What is an Inpatient Drug Rehab
Inpatient drug rehab is a type of treatment program wherein the patient resides in a rehab facility for the duration of the treatment. There, they will receive round-the-clock care under a structured program.
Residential or inpatient rehab means staying in the facility 24/7. Patients are supervised by medical professionals who provide continuous care and assistance. Addiction treatment patients may board with an assigned roommate or stay in a room alone. Inpatient treatment involves a lot of scheduled one-on-one and group therapy sessions.
One of the biggest benefits of inpatient drug rehab treatment is that it separates patients from their usual environment. Residential addiction treatment keeps them away from their triggers and temptations. Some addiction treatment patients have problematic home environments, and distancing them from it can help them in their recovery. LEARN MORE
Treatment: What Happens
in Drug Rehab Programs?
Inpatient drug rehab is just an umbrella term for the many kinds of treatment programs that are done in a residential setting. The actual experience patients have in an inpatient rehab depends on the program they attend. The only thing that’s consistent across all these different programs is that patients will stay in their facility full-time throughout the treatment. LEARN MORE
Do I Need Residential
Drug and Alcohol
The appropriate type of treatment for one person may not be right for another. But the benefits of residential drug recovery are clear. If you need another environment to focus on getting sober, this is the kind of program for you. LEARN MORE
Do I Need Medical Detox
at a Treatment Center?
Medical detox is necessary for dealing with addiction because substance abuse causes dependence. The medical care you get when detoxing with trained medical staff is far superior than trying to detox at home. During drug or alcohol abuse, the person develops a tolerance for the substance, LEARN MORE
The Effects of Drug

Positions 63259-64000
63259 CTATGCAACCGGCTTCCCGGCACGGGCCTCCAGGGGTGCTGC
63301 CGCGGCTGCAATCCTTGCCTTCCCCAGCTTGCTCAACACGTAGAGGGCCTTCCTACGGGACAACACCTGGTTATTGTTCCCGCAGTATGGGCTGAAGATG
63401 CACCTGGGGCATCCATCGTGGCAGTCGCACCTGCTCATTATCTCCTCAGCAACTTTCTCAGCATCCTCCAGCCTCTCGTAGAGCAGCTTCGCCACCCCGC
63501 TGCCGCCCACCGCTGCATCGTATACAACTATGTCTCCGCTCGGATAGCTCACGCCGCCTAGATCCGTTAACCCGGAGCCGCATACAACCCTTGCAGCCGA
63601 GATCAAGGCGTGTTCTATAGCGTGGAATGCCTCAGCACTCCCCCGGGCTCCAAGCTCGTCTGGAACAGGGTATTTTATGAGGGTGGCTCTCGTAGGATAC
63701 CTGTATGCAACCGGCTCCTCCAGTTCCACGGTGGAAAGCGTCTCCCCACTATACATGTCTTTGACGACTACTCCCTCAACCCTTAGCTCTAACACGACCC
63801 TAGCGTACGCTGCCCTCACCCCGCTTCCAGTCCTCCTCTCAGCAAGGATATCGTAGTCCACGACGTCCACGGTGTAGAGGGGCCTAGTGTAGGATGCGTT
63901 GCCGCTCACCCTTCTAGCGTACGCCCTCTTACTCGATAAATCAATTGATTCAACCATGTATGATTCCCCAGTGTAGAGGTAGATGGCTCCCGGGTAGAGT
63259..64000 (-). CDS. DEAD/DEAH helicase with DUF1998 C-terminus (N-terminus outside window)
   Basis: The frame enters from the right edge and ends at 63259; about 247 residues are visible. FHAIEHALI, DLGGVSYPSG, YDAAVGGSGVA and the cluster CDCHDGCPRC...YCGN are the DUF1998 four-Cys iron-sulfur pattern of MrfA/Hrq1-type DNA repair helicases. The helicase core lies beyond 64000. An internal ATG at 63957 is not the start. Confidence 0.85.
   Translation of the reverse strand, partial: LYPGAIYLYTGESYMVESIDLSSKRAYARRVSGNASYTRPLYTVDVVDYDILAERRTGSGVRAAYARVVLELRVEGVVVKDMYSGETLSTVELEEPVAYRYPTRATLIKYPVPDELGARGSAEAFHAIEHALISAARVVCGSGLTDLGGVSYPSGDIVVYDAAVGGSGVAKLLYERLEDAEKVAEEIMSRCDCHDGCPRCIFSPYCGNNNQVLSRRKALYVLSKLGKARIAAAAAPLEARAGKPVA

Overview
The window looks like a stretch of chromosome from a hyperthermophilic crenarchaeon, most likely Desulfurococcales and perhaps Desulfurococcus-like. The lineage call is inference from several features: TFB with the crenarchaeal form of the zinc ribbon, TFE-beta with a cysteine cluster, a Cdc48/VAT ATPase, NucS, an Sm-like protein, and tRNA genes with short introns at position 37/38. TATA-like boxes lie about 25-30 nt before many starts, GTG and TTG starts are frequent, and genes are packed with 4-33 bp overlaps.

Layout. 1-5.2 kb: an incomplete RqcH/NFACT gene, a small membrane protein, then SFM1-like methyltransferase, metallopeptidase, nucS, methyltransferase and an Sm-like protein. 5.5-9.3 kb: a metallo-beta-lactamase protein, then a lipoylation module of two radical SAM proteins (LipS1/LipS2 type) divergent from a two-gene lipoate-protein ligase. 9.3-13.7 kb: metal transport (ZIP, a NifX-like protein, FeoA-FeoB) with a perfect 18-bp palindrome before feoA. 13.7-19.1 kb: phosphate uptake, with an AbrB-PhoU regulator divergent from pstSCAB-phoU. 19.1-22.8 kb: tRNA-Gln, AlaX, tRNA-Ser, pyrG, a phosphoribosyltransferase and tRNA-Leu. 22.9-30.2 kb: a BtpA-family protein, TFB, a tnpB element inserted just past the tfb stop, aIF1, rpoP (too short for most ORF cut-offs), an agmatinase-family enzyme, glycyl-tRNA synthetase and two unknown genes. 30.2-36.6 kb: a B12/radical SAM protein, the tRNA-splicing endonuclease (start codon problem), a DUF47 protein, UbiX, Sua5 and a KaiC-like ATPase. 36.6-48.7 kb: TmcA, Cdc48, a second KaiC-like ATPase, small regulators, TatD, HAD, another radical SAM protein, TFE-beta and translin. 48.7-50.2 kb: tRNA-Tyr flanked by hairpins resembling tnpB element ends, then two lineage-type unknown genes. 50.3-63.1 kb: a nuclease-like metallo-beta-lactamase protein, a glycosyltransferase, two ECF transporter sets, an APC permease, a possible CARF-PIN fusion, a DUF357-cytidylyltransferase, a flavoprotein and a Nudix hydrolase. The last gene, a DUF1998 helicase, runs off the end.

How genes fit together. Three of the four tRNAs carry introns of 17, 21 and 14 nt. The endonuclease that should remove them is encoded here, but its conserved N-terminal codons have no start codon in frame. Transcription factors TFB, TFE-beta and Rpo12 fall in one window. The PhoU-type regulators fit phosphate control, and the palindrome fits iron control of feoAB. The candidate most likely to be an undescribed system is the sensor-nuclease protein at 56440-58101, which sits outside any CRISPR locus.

Abuse and Addiction
Substance use disorders like drug abuse or alcohol abuse often lead to addiction, and this is why inpatient rehab programs are necessary. Substance use disorder or SUD is caused by the continuous intake of certain substances such as alcohol, opioids, marijuana, hallucinogens, etc. LEARN MORE
How Do I Find an Inpatient
Drug Rehab Center
While there are certain criteria that can determine the right treatment for you, there are other factors you need to consider before choosing the right treatment center. You can always search online for a rehab center or recovery facilities near you. If you have insurance, LEARN MORE
What is the Difference between Inpatient &
Outpatient Rehab For Drug Addiction Treatment?
Inpatient treatment, also known as residential drug rehab, involves staying in a rehab facility for the duration of treatment. Outpatient treatment is less structured and less focused, but it allows the patient to leave the facility to stay at home. Patients can return to their regular life in between sessions.
What is a Day Like at an Inpatient
Inpatient drug and alcohol treatment facilities offer different amenities. But they all provide meals, a room to sleep in, regular therapy sessions, and continuous medical support. In the morning, patients rise early—this is part of the inpatient program because it helps build discipline. LEARN MORE
Things to Look for When
Choosing Inpatient Rehab Centers
Once you’re ready to enter an inpatient program, you have to select the right facility for you. Sometimes, it’s just a matter of location and where you’re able to get the best treatment that’s not too far away. But we have also listed a few questions that clients need to ask before settling on the right rehab facility.
What Type of Substance Abuse Disorders
Does Residential Rehab Treat?
When choosing a residential facility, first you need to look at the kinds of programs they are offering. They may treat a wide variety of substances, but the exact programs and therapies may vary. Some facilities specialize in treating certain types of addictions. Some are focused on alcohol abuse, for example. LEARN MORE